Many racial differences in health outcomes have nothing to do with racism. For example, Hispanics live three years longer than whites, on average, but that does not mean doctors are giving Hispanics special treatment at the expense of whites.
But the Biden administration is now giving doctors a financial incentive to blame “differences in health outcomes” on “systemic racism” against minorities, and to adopt “value statements” that treat race as a “political” rather than “physiological” reality, even though some health conditions (like sickle-cell anemia and Tay-Sachs disease) have physiological causes linked to people’s racial background.
The Washington Free Beacon reports that the Biden administration will offer bonuses to doctors who “create and implement an anti-racism plan” under new rules from the Department of Health and Human Services, that revise Medicare payments:
Effective Jan. 1, Medicare doctors can boost their reimbursement rates by conducting “a clinic-wide review” of their practice’s “commitment to anti-racism.” The plan should cover “value statements” and “clinical practice guidelines,” according to HHS, and define race as “a political and social construct, not a physiological one”—a dichotomy many doctors say will discourage genetic testing and worsen racial health disparities.
The “rationale” for the bonus, the new rules read, is that “it is important to acknowledge systemic racism as a root cause for differences in health outcomes between socially-defined racial groups.”
Such premises have found a receptive ear in the Oval Office, which has taken steps to institutionalize them throughout the federal bureaucracy. Hours after his inauguration, President Joe Biden signed an executive order launching a “whole-of-government equity agenda,” one plank of which was the “equitable delivery of government benefits.”
The new bonus scheme, HHS stresses, is “consistent with” this order. It follows a series of steps by the Biden administration to integrate “anti-racism” into government policy: in November, for example, the Department of Homeland Security listed “diversity, equity, and inclusion” as one of its top two priorities, ahead of “cybersecurity.”
Ironically, this politicization of Medicare reimbursement is part of an update to Medicare’s “Merit-Based Incentive Payment System,” a scoring system that sets eligible doctors’ reimbursement rates. Congress created that system in 2015 to reward clinicians for high-quality, cost-effective medical care—and to discourage them from providing unnecessary services.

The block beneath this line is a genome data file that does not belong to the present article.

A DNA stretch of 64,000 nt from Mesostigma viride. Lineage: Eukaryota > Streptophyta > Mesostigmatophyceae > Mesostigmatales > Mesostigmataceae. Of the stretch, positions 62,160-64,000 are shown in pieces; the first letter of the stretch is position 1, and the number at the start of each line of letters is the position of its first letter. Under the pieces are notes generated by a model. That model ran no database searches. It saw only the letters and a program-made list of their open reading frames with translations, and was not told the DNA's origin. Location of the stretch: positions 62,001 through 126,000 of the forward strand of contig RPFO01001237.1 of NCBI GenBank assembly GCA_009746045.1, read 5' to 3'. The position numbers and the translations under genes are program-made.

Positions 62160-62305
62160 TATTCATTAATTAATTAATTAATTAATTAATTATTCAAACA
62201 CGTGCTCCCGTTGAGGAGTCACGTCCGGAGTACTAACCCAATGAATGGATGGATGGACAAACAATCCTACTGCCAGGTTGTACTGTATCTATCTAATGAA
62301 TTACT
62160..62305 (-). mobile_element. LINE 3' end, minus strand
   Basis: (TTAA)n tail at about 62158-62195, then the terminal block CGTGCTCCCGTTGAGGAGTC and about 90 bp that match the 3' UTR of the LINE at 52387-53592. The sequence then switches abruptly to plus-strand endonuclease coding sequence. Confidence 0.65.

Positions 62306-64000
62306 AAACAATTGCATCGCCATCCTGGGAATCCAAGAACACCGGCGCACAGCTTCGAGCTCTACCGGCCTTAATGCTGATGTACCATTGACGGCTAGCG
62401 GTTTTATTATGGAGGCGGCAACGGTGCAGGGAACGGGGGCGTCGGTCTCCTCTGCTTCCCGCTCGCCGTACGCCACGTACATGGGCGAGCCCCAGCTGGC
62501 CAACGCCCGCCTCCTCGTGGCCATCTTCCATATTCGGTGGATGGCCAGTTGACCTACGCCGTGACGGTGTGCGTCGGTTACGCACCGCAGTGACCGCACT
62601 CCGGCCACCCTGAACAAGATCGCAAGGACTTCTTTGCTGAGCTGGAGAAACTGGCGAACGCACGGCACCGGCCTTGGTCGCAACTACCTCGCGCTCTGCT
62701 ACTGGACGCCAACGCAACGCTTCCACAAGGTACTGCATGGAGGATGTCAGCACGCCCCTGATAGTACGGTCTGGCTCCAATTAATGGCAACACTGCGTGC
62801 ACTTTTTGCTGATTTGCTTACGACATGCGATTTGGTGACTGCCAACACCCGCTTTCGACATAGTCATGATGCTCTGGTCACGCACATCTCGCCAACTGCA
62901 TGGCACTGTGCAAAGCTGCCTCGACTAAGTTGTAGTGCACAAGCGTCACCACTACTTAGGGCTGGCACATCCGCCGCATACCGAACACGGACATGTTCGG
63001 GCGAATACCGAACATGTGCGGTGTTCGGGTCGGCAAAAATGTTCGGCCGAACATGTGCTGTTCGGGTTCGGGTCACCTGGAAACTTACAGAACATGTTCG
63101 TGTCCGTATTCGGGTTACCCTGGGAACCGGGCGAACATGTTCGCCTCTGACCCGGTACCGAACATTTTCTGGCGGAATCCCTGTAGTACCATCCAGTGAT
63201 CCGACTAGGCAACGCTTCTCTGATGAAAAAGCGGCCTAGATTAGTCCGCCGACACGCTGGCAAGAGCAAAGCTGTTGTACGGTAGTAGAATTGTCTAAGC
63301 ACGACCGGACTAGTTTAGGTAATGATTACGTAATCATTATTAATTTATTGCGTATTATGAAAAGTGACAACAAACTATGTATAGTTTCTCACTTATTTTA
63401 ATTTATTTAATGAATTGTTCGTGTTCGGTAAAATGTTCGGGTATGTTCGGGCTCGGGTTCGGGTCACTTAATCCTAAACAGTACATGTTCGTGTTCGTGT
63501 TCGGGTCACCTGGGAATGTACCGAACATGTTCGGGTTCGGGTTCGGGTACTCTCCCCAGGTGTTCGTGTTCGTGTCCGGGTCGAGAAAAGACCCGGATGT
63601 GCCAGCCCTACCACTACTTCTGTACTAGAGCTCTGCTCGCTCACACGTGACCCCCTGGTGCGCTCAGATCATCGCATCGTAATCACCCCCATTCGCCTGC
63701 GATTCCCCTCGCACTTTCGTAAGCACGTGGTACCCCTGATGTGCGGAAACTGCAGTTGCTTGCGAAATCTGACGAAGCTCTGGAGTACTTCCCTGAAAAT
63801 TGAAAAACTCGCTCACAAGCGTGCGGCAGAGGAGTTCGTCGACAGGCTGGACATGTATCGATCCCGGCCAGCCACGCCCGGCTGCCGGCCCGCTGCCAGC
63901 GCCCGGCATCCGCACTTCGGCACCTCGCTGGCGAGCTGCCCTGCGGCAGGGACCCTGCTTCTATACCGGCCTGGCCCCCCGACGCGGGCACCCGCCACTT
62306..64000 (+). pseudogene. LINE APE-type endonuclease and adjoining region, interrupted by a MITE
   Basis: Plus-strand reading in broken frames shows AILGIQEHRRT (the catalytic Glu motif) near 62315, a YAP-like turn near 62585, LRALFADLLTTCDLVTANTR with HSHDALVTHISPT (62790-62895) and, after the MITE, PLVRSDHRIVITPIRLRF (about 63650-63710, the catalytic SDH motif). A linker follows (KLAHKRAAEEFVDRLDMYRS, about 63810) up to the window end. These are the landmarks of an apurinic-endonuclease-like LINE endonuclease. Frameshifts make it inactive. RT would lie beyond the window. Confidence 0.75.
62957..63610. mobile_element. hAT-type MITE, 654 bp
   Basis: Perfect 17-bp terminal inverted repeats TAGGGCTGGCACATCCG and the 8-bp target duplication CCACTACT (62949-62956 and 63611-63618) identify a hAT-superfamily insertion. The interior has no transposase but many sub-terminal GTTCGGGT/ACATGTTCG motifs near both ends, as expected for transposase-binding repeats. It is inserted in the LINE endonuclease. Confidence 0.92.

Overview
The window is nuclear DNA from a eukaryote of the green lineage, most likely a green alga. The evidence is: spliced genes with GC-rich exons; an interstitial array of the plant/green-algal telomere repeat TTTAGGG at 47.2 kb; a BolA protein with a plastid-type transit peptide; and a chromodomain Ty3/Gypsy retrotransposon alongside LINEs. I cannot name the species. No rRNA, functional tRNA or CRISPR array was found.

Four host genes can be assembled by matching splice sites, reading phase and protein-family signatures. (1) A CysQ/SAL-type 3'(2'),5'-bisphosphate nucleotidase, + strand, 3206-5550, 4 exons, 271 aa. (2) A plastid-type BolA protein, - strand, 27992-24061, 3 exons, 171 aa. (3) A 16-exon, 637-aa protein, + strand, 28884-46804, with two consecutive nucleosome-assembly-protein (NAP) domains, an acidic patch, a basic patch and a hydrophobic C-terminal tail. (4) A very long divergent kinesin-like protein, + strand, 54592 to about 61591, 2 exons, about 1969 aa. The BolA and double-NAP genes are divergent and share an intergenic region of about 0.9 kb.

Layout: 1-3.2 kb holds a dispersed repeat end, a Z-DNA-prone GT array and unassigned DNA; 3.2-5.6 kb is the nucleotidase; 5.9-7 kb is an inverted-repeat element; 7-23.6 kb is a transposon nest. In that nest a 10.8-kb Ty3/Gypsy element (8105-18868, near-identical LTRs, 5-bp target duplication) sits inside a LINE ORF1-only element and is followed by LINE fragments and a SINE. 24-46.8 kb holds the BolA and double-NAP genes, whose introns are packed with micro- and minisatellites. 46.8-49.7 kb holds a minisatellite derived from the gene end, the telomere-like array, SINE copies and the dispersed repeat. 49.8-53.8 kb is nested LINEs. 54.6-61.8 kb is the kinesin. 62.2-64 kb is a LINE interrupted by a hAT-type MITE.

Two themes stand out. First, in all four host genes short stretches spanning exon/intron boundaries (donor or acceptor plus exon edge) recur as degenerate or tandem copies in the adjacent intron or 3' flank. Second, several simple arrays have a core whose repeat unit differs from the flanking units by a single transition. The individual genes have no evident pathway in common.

Doctors had been billing Medicare for services “regardless of how necessary they were,” said Chris Pope, a Manhattan Institute scholar who worked on this legislation years earlier while on Capitol Hill. Depicted as a way of controlling costs, the Merit-Based Incentives passed with broad bipartisan support.
“Republicans who voted for [the scoring system] weren’t voting for this,” Pope says. “The idea that this would be used as a tool of racial policy never came up.”
But the scoring system does reward “improvement activities” that promote “health equity.” That may have given HHS an opening to inject this woke ideology into doctors’ compensation. The new regulations add “anti-racism” plans to the list of such activities, which fall into “medium” and “high-weighted” categories. “Anti-racism” plans are “high-weighted,” giving doctors an extra incentive to adopt them. Under the scoring system, the biggest possible bonus is 1.79 percent of a physician’s Medicare reimbursements.
The Biden administration is essentially applying critical race theory to medicine, by treating racial disparities as having political causes — namely, being due to racism. The more extreme brands of critical race theory argue that all racial disparities are due to racism.
Ibram Kendi is the best known contemporary critical race theorist. His book, “How to Be An Antiracist,” is a “comprehensive introduction to critical race theory,” gushes the leading progressive media organ Slate. Kendi states that “When I see racial disparities, I see racism.” But it is wrong to equate disparities with racism. Racial disparities are often not due to racism at all. For example, Asians typically make more money than whites. Tay-Sachs disease disproportionately afflicts Jews, even though doctors seldom discriminate against Jews (indeed, many doctors are themselves Jews). Racial disparities exist everywhere, often for reasons unrelated to racism, as the black economist Thomas Sowell explains in his book Discrimination and Disparities.
Most judges reject Kendi’s idea that racial disparities automatically prove discrimination. For example, a federal appeals court ruled in 2001 that a racial “disparity” in school-discipline rates does not “constitute discrimination,” because different groups of students can misbehave at different rates.
But Kendi and other critical race theorist view all racial disparities as vestiges of discrimination to be remedied through racial preferences. The “key concept” in Ibram Kendi’s book “How to Be An Antiracist” is that discrimination against whites is the only way to achieve equality: “The only remedy to past discrimination is present discrimination. The only remedy to present discrimination is future discrimination,” writes Kendi in that book.